RIO DE JANEIRO, Brazil --
Marines and Sailors from U.S. Marine Corps Forces, South and U.S. Naval Forces Southern Command/U.S. 4th Fleet conducted multiple engagements with the Brazilian Navy and Marines in support of the Brazilian Joint Exercise DRAGÃO Oct. 29 to Nov. 5.
DRAGÃO is a bi-annual joint Brazilian exercise focused on maritime security and sea control. The exercise involves planning and missions across the range of military operations focused on expeditionary employment from ship-to-shore.
“DRAGÃO is a key event to integrate our naval forces and expand our ability to synchronize operations and intelligence in the maritime domain,” said Cmdr. Thiago Lopes de Silva, Brazilian liaison officer to U.S. Marine Corps Forces, South. “Having U.S. Marines integrated into this exercise goes to show how deep our partnership is, and how we both teach each other new approaches to be successful in today’s operating environment.”
This exchange focused on expeditionary operations, and provided a venue to expand key professional relationships and subject matter expert exchanges which support concepts for maritime interoperability. Additionally, these engagements help to build a coalition of allies and partners with similar standard operating procedures who can effectively come together to address maritime security during a crisis or contingency in the South Atlantic.
The event began with a series of key leader engagements at the Brazilian Marine Amphibious Division base in Rio de Janeiro. The U.S. briefed topics to include the current U.S. Marine Corps Force Design plans and the concept of expeditionary advance base operations (EABO). Force Design is the Commandant’s strategic direction and vision of the Marine Corps as a naval expeditionary force trained, organized, and equipped to deter malign behavior, fight inside a near-peer adversary’s weapons engagement zone, and facilitate maritime freedom of movement and sea control in support of fleet operations and the joint force.
The Brazilian Navy and Marine Corps briefed topics such as the modernization of their expeditionary forces, future maritime ISR (intelligence, surveillance, and reconnaissance) employment, and Brazil’s “Blue Amazon” concept which is designed to ensure security and stability in the South Atlantic.
Following the period ashore, exchange planners embarked aboard the Navio-Aeródromo Multipropósito (NAM) Atlântico, the Brazilian Navy’s flagship vessel. Aboard this ship, which is similar to the U.S. Navy's America-class amphibious assault ships, participants conducted integrated exercise planning alongside their Brazilian Navy and Marine counterparts. In addition to conducting information preparation of the battlespace, integrated amphibious planning, ISR, and simulated precision strikes from a maritime platform, they continued to develop key professional relationships.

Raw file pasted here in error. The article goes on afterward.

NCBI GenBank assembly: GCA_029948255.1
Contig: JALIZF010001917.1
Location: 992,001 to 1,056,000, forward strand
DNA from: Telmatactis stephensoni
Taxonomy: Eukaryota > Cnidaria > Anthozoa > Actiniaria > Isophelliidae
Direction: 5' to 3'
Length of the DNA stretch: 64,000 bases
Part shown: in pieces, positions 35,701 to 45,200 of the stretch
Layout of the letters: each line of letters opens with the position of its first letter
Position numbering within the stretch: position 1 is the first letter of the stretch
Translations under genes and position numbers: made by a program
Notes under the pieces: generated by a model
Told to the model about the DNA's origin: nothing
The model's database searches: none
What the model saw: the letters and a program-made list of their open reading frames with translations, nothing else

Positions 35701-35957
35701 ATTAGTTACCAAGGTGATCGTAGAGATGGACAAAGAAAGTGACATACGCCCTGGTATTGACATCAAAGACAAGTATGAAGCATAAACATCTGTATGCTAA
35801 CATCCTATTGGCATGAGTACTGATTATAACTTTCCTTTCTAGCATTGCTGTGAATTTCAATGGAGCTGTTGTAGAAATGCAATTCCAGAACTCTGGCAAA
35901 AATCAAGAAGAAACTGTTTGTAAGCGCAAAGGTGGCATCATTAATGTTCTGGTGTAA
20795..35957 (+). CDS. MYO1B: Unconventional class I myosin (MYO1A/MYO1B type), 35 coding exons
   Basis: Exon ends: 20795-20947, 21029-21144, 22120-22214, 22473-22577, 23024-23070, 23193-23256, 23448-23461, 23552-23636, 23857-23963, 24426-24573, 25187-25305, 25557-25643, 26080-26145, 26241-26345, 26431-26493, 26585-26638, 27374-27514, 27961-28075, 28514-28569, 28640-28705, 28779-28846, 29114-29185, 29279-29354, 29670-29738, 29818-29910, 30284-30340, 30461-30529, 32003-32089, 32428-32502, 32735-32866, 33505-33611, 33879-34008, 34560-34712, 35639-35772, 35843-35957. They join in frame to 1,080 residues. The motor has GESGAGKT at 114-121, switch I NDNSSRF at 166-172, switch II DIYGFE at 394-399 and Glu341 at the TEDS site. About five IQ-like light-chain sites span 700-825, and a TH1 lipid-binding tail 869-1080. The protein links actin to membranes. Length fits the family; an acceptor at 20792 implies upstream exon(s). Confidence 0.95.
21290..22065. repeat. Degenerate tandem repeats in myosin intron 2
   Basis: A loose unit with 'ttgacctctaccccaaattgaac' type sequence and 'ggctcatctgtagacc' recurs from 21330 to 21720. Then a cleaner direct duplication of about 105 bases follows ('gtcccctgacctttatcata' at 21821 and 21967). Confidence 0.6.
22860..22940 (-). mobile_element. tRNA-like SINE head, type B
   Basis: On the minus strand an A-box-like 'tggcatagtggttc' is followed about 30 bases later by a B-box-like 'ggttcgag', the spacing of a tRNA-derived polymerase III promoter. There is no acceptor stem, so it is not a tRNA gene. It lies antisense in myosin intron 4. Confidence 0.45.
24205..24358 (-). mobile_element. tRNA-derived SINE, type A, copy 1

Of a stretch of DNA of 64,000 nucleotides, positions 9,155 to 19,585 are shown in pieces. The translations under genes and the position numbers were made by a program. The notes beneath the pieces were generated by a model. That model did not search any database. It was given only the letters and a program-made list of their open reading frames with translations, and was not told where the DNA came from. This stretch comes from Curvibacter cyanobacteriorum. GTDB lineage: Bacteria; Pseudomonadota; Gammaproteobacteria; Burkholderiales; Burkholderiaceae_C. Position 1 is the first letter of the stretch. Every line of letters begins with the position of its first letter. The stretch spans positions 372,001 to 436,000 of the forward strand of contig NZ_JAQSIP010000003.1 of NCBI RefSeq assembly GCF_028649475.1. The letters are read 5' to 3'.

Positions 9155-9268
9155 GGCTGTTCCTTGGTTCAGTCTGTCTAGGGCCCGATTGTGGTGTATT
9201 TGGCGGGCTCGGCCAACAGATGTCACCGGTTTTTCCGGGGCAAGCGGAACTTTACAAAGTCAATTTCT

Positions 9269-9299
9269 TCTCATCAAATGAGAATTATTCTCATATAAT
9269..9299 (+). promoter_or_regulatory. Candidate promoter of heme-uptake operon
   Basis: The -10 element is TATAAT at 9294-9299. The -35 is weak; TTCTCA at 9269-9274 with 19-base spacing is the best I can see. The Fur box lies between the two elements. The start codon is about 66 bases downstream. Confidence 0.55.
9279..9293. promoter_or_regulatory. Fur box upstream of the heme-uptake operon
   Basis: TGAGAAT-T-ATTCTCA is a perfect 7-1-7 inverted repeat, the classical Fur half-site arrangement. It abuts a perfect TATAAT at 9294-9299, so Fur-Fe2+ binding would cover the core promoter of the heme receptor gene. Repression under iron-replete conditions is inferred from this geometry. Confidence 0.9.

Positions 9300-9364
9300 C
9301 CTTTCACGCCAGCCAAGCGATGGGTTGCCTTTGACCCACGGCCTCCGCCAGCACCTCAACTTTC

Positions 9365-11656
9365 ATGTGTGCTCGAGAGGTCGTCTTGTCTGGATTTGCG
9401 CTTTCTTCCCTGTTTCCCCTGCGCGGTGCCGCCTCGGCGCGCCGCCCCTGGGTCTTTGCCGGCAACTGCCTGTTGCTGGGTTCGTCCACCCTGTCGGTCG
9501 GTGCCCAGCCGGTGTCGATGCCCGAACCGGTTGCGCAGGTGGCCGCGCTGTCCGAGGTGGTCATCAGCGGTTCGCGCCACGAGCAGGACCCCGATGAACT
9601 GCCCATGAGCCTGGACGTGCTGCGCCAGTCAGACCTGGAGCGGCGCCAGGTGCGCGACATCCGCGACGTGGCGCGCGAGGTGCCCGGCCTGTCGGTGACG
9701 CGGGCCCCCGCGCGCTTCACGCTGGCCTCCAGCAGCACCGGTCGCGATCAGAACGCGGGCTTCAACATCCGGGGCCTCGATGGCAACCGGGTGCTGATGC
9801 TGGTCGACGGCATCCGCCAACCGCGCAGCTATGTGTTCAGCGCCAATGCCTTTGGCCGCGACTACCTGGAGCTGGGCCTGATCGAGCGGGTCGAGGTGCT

“This maritime interoperability has significant implications for threat actors in the region,” said Lt. Col. Michael Aubry, the lead U.S. Marine participant for the engagement. “Not only do these threat actors have to worry about an incredibly capable and proficient Brazilian force, they also have to address what allies and partners are aboard and what capabilities are integrated into the multinational team.”
Exchanges between U.S. and Brazilian forces aboard ship are not uncommon. This exchange expanded on relationships and concepts built a year ago when U.S. Marines participated in a Brazilian Navy maritime planning engagement aboard a Brazilian ship to exchange best practices, increase interoperability, and develop enduring touchpoints to grow the professional knowledge of both forces. Most recently, Brazilian allies embarked on the USS Hershel “Woody” Williams off the coast of Africa in Aug. 2021. In 2019, Brazilian service members integrated into maritime operations aboard the USS Wasp to develop multinational standard operating procedures for humanitarian assistance and disaster response efforts.
“Although COVID-19 has limited the exchanges over the last two years, there is a clear desire and plan to increase these exchange opportunities,” said Maj. Ricardo Moreira, an exchange participant. “The value of embarking forces on each other’s ships cannot be overstated and the impact on overall maritime security and strategic competition is significant.”
As Brazil spearheads maritime security in the South Atlantic, exercises such as DRAGÃO serve a fundamental role in building the sea control and maritime security capabilities of the professional naval force.